5 Steps to Convert Your Die Casting Application to Powder Metallurgy.

Posted by Horizon Technology - August 07, 2019

The path designers take to make the best metal component possible is always changing as new avenues of technology open. Notably, more product makers of today are acknowledging the advantages of using powder metallurgy in what were traditionally die casting applications. 

Modern-day powder metallurgy (PM) is proving to be a reliable, low-cost alternative. Many effective and efficient examples of powder metallurgy products can now be found in industries such as:

If you’re an engineer or purchaser carefully considering a move from die casting to powder metallurgy for a component, make sure the result will meet your application’s needs while staying within budget. Here are some helpful steps to follow when making a switch that could be a game-changer for your end product’s cost and performance:

5 Ways to Use the Advantages of Powder Metallurgy in Traditional Die Casting Applications

Step 1: Make sure PM’s a good fit for you.

The first step is to carefully weigh the disadvantages and advantages of powder metallurgy vs. die casting.

Powder metal is known for providing:

  • Shape flexibility
  • Material flexibility
  • Part uniformity
  • Cost efficiency

You may remember the old standby die casting applications: toy cars, sink faucet parts, rods in two-stroke engines, connector housings, and so on. Today, the disadvantages of die casting, especially compared with powder metallurgy, make casting a moot point. These issues include:

  • The need to verify part integrity after production due to a lack consistency during formation
  • Problems adjusting cooling rate, which can result in a lack of control over microstructure
  • Decreased flexibility in material use due to the low melting temperature requirement

The big question your engineering team needs to ask is, “Would our current way of doing things be improved properties-wise by switching to PM?”

Step 2: Look for secondary operations to shave off.

Another disadvantage of die casting is that it often requires secondary machining operations after the initial component is formed.

Powder metallurgy can reduce or even eliminate the need for secondary operations by producing net shape parts that are at, or very close to, final dimensions. This can be a cost- and time-saving godsend.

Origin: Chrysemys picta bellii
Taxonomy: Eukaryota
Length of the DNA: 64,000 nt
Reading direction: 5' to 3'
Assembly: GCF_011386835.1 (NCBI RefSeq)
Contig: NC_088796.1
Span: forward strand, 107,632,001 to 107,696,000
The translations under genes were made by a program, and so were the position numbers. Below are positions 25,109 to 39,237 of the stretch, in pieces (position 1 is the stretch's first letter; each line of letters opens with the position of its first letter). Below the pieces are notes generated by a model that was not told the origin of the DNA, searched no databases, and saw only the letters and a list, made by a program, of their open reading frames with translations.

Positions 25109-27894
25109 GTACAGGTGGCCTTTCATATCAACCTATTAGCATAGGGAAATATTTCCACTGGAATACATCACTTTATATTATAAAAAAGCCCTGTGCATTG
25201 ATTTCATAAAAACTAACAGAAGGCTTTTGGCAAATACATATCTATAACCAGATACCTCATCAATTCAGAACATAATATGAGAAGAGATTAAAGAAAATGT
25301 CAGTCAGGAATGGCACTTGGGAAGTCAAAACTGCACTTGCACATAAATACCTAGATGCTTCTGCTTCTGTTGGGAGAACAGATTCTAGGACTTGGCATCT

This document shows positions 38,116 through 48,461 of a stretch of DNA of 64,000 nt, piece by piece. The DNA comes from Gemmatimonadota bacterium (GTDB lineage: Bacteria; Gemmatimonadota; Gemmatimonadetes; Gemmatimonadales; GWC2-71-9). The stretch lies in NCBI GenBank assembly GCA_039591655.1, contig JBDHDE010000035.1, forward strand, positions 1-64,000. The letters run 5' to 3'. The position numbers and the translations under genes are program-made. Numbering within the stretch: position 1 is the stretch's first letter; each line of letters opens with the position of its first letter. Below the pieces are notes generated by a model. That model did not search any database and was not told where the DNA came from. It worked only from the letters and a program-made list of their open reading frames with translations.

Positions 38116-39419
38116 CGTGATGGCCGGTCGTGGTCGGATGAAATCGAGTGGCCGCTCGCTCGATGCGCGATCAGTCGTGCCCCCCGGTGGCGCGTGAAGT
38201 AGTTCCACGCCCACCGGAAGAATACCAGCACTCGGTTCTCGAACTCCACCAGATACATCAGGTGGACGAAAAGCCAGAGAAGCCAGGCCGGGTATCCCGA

Step 3: Decide which properties mean the most to you.

Efficient communication with your manufacturer is a key factor in switching from die casting to powder metallurgy.

Take the time to consider which properties are most important to your application. Is it:

  • Hardness?
  • Strength?
  • Magnetic qualities?
  • Unique geometry?
  • Something else?

Specifically convey them to the powder metal parts manufacturers you are considering. If they don’t have the materials or production capabilities to improve your part, don’t move forward with them.

Step 4: ID & consult with an advanced powder metal parts maker.

Hopefully you can decide on a top powder metallurgy company that will become not just a manufacturer, but a design partner as well. A good one will be able to help with the creative process, and be flexible enough to match its processes and materials to your metal powder products. 

From there, get your manufacturer in the loop ASAP in terms of:

  • Your desired properties
  • Your specs and tolerances
  • Certifications or standards you need to meet
  • Any other custom requests

Your powder metallurgy manufacturer may spot design-for-manufacturability issues. It may also spot an opportunity for a unique material or an advanced process like high-temperature sintering. Exciting, right?

Step 5: Clearly convey your budget and lead time.

For the most efficient working relationship, you want to clearly convey all of your needs right up front.

Let your PM partner know about any tight time frames or budget requirements.

This makes sure there are no surprises for anyone, and that your supply chain remains smooth.

New Breakthroughs Await

Powder metallurgy has replaced many of yesterday’s die casting applications. With the help of a respected manufacturer of complex powder metal parts, you can reduce costs and boost performance in your product. And isn’t that the joint goal of every engineering and purchasing department?

Click below if you want to check out some of the exciting, new materials PM manufacturers are using to make new breakthroughs:

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Topics: Powdered Metallurgy, Applications, Costs, Design, Properties, Processes


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